Hollow Man

Review Date:
Director: Paul Verhoeven
Writer: Andrew M. Marlowe, Gary Scott Thompson
Producers: Douglas Wick
Kevin Bacon as Sebastian Cane, Elisabeth Shue as Linda Foster, Josh Brolin as Matt Kensington
A cocky scientist who just came up with a way to return his invisible subjects back to world of visibility, decides to take a shot at the realm of invisibility himself. Once deleted from everyone visual perception, the man quickly realizes that his newfound indiscernibility has given way to a greater freedom to do whatever the heck he wants to do. Needless to say, he wants to do some really nasty things!
The awesome special effects in this film are what allow it to rise above your average thriller and graduate into a creepier and thoroughly more convincing psychological spectacle. And believe you me, if the remarkable effects of Kevin Bacon’s character turning invisible and/or returning to visibility don’t impress you in this film, dare I say that you simply cannot be impressed. Add that to the great performance put forth by Bacon himself, who is slowly coming into his own as one solid actor, the cool voyeuristic theme throughout and the all-out bloody fun of the last half hour, and I turn my thumb up to another great Verhoeven popcorn adventure. But don’t get me wrong, this is not a fluff piece by any stretch of visibility. In fact, the film probably spends more time developing the psychological profile of Bacon’s character and dealing with the day-to-day scientific mumbo-jumbo of his transformation (which could definitely have been trimmed by about 15 minutes or so), then allowing Bacon’s invisible man to go hog-wild with his newfound powers. But with the effects ruling the screen during the film’s first hour, it wasn’t difficult to sit through some of the more unhurried material (read: the buildup of the film is a little slow and claustrophobic, but I didn’t mind so much since the effects were just way cool and the development of the main character, engaging).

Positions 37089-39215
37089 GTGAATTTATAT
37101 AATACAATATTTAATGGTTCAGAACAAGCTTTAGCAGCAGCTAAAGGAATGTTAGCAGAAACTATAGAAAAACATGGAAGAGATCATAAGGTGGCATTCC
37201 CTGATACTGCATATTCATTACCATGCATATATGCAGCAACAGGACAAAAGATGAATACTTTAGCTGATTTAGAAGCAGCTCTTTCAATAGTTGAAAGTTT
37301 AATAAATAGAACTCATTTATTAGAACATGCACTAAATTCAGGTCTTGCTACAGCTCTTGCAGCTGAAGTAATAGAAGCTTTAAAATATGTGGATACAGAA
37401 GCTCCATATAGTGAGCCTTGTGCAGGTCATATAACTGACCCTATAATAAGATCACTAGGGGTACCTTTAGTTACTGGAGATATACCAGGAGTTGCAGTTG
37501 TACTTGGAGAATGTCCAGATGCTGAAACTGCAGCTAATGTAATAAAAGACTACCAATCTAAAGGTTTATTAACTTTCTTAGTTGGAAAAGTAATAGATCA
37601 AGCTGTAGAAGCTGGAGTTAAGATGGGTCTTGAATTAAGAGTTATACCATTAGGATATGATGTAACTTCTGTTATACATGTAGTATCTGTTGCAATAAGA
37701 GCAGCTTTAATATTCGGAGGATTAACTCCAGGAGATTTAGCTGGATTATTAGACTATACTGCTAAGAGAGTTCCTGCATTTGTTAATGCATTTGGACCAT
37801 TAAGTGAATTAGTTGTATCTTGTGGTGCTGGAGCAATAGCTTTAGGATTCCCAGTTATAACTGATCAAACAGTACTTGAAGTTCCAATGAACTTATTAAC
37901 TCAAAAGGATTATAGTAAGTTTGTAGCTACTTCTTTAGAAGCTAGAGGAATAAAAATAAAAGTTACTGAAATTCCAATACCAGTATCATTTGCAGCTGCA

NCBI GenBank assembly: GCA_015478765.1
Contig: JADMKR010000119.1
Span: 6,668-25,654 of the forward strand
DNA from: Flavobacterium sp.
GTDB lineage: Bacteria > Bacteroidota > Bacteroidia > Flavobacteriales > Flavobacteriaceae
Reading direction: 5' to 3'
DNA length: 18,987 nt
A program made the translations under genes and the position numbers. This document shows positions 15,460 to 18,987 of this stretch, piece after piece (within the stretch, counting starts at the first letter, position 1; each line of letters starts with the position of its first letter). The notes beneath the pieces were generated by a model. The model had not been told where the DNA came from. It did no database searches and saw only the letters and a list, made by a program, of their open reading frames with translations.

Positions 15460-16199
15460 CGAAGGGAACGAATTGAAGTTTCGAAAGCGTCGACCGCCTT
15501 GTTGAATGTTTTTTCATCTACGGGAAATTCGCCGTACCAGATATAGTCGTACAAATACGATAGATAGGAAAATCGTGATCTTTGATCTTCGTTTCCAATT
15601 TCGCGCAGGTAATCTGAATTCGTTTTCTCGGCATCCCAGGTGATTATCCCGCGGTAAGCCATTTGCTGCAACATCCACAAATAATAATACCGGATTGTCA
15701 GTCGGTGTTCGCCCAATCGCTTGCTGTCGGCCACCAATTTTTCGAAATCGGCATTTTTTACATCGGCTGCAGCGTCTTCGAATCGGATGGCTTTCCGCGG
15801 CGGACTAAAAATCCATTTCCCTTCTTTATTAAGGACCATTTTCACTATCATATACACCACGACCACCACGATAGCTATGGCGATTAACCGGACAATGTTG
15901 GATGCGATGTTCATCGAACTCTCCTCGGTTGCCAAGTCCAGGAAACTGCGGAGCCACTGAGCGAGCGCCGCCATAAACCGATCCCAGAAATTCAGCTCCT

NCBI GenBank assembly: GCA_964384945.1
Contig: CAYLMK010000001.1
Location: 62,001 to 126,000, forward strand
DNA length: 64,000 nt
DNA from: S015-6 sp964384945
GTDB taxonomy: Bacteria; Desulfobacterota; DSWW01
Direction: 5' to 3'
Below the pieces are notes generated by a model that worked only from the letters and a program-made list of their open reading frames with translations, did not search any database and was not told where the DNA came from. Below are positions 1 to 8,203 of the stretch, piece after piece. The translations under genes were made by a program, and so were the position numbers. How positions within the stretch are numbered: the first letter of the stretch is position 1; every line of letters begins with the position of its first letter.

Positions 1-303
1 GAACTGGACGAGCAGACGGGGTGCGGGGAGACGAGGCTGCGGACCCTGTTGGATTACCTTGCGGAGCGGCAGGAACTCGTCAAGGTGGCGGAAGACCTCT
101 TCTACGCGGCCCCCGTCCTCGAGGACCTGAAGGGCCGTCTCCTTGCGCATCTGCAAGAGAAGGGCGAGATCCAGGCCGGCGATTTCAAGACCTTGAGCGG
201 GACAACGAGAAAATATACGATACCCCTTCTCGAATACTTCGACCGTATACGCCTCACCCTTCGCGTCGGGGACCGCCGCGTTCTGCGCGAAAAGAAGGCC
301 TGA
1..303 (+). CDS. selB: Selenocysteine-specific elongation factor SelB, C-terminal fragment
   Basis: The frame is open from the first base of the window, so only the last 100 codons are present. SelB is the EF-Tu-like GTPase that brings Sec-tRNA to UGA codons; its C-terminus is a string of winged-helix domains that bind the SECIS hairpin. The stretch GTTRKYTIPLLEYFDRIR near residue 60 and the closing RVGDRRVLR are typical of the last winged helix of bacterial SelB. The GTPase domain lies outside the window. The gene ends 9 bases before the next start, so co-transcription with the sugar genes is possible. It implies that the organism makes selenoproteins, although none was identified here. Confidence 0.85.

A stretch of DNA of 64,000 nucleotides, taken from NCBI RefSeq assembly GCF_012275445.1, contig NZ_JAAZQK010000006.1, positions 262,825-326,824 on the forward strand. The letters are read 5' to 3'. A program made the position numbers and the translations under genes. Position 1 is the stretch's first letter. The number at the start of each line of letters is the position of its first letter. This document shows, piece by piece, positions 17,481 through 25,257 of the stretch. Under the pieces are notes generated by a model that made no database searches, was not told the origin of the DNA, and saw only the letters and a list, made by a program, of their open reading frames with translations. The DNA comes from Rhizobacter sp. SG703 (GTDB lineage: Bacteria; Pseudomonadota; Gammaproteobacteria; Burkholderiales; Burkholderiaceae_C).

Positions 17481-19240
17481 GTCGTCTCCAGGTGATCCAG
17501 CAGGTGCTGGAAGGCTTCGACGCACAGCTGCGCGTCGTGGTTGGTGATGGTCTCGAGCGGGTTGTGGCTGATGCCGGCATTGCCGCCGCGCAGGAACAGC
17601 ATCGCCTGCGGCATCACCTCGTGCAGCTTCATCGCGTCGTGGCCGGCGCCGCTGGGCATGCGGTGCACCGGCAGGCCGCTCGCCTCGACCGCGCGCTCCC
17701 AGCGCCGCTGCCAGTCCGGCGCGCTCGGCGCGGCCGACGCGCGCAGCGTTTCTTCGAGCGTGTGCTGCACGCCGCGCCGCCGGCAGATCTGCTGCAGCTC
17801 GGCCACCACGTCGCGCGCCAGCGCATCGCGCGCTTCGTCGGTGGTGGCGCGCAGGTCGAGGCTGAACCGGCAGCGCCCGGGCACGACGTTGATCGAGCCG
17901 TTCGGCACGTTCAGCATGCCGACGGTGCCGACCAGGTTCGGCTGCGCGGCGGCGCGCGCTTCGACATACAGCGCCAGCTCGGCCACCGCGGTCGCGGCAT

The one thing that did run through my mind a couple of times during the film’s “introduction phase”, was how things might have been cooler if only there were more scenes “on the outside”. You see, most of the film takes place underground, in their laboratories, and despite most of it being entertaining, I was admittedly more aroused when the invisible man took his see-throughness and a stroll through everyday life. But maybe that could wait for part two: HOLLOW MAN HITS MANHATTAN! But quips aside, the film’s finale is jolting, with much blood flowing as per Verhoeven’s usual style, thrills-a-plenty and the continued astonishing work in special imagery. Bacon burning to a crisp, Bacon engaged underwater, Bacon barely visible in smoke, all very well presented. And despite a little bit of disappointment in the lack of insight into the “invisible rape” scene (MPAA perhaps?), I am glad to report that Verhoeven does slap enough T&A in the film to complete the voyeuristic voyage. Oh, one thing I will say is that the opening “rat” scene is just very, very cool and a nice way to start things off. This film has great effects, Bacon in top form, psychological backbone, an interesting story, and plenty of blood and thrills to satisfy the masses.

(c) 2021 Berge Garabedian

Hollow Man



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